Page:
Successful Year For Disability Employment Fund

01 Sep 2021 | 11.06 am

Successful Year For Disability Employment Fund

Rethink Ireland facilitates 46 people with disabilities

01 Sep 2021 | 11.06 am

Social innovation organisation Rethink Ireland says the first year of its Ability to Work Fund has been a success, with 46 people with disabilities securing a work placement and 117 more receiving workplace training.

The former Social Innovation Fund Ireland administers the €1.5m programme, aimed at empowering people with disabilities to progress into employment. 

The fund helped 77 people with disabilities to participate in an Employability Pathways programme, found work placements for 46 and workplace training for 117 people.

This phase of the fund was open to applicants from November 2019 to February 2020, and successful applicants received cash grants and a place on an Accelerator programme which included bespoke training from experts in the private, non-profit and public sectors.

The fund is supported by State Street Ireland and by two government departments, social protection and rural and community development. It provides €1.5m funding over three years to four not-for-profit organisations – WALK, Employability Pathways, Not So Different, and the UCC Disability Support Service Mentoring Programme — all of which are helping develop the talents and skills of those living with a disability.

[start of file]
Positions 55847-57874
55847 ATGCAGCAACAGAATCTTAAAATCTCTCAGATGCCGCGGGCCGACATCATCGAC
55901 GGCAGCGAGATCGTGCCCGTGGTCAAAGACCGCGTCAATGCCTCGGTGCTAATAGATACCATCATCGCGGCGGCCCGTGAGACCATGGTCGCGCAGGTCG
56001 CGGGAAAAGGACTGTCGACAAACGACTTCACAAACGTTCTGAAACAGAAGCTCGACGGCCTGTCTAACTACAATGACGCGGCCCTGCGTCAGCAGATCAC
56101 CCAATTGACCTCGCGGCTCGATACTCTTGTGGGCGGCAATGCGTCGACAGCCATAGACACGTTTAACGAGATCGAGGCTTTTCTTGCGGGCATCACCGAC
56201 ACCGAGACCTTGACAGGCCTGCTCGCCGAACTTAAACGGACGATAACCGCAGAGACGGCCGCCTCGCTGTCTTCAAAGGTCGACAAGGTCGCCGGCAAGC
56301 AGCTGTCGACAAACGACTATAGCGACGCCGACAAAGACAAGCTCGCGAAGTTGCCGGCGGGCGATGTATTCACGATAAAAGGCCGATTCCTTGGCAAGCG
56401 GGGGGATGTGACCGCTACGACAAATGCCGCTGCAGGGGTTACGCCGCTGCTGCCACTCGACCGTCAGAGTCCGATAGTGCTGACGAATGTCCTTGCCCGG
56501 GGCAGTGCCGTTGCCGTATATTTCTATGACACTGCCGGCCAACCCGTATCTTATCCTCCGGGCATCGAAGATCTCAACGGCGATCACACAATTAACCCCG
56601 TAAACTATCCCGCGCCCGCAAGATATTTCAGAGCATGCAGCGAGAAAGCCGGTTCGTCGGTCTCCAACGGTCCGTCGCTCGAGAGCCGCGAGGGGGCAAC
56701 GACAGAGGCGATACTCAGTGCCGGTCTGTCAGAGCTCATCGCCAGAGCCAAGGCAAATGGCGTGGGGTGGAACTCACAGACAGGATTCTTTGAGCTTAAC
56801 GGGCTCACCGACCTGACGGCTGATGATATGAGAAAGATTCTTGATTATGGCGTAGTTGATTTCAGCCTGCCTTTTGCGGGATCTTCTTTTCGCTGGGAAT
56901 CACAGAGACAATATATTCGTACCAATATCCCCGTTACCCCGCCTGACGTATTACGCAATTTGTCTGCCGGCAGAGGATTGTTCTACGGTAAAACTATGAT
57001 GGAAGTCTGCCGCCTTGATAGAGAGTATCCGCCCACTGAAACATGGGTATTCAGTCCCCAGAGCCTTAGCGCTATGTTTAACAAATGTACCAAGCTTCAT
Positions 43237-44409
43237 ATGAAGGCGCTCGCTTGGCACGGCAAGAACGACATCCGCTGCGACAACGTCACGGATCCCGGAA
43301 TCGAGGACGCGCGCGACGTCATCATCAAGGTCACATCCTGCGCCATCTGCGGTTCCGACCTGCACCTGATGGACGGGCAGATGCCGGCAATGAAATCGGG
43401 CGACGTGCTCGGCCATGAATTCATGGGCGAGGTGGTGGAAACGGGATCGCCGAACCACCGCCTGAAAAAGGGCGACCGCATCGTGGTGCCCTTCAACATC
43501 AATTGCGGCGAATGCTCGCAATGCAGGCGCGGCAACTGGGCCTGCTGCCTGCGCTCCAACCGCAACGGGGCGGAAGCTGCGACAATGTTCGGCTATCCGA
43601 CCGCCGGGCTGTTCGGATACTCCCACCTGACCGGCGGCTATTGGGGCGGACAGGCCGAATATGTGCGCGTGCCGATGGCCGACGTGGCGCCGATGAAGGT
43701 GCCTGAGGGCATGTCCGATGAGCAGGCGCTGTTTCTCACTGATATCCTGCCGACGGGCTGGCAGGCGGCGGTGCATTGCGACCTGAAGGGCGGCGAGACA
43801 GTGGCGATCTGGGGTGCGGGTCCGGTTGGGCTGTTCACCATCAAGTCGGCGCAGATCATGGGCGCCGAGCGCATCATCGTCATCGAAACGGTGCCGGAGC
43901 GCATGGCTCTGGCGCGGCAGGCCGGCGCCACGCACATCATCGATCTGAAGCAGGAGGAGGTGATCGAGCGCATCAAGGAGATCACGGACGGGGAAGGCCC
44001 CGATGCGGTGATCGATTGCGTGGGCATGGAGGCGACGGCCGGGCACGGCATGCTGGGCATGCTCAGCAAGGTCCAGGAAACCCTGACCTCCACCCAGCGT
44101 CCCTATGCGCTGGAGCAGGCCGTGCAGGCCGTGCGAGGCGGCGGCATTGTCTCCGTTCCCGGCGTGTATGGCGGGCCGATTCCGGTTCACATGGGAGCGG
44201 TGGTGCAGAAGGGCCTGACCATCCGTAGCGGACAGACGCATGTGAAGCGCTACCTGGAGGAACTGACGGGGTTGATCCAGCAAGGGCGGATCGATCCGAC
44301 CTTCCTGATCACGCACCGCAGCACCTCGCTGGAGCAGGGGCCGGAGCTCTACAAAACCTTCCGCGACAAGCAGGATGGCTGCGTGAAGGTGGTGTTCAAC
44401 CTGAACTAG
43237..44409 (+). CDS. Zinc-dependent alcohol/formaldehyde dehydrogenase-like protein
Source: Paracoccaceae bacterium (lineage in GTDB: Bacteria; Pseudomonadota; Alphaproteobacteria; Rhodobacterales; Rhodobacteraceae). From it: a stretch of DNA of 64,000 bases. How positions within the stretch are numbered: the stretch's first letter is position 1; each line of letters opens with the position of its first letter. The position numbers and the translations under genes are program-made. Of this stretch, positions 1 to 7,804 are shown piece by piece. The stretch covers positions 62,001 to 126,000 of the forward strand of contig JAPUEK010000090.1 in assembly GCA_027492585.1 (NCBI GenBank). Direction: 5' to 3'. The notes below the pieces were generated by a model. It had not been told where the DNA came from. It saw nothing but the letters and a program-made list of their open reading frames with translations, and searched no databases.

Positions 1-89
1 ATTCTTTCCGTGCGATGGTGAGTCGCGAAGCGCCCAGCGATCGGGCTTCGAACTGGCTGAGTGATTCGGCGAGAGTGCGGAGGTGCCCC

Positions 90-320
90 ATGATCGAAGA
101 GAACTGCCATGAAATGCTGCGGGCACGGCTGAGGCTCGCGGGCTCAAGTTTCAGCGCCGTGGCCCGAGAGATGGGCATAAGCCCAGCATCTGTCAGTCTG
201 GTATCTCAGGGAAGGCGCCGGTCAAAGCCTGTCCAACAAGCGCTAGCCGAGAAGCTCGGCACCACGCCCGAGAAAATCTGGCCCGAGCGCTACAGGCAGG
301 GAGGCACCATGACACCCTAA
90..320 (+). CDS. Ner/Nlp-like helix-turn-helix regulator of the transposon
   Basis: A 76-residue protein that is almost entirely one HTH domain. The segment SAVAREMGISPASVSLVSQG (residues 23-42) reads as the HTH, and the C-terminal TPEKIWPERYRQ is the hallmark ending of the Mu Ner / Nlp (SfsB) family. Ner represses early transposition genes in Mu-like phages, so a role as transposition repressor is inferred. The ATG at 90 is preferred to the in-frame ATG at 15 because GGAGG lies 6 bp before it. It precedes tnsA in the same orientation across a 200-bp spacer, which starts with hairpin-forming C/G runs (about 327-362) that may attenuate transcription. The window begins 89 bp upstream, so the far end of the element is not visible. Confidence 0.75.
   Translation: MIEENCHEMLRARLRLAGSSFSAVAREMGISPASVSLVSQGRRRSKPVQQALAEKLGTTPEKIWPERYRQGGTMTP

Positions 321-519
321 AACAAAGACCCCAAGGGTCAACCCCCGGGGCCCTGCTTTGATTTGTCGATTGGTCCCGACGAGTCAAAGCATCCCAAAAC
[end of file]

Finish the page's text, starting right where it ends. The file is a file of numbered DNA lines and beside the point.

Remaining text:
Rethink Ireland chief executive Deirdre Mortell said:  “Securing work placements and in-person activity prove vital to create opportunities for people with a disability to gain experience in the workplace, and take the first step towards employment.

“Over the past year, many non-profit organisations were forced to move operations online and opportunities for in-person work experience reduced greatly. Despite the challenges, all awardees involved with the Ability to Work Fund showed high levels of adaptability.

“WALK reported that 20 participants completed work experience placements, of which 50% of these participants avail of support technology to aid their learning and training.”

State Street’s country director Tadhg Young said that the company has put more than €6m into community grants and matching gifts since 2003, with employees volunteering more than 60,000 hours in the same period. 

For full information on the fund and this year’s beneficiaries, see here.

Photo (l-r) Shane Doyle of State Street Foundation; disability activist Paddy Smyth; Shay Nolan of UCC Access Office;  Sheryl McCann of Walk, Deirdre Mortell; and Gavin Kinnear of Walk. (Pc: Marc O’Sullivan)

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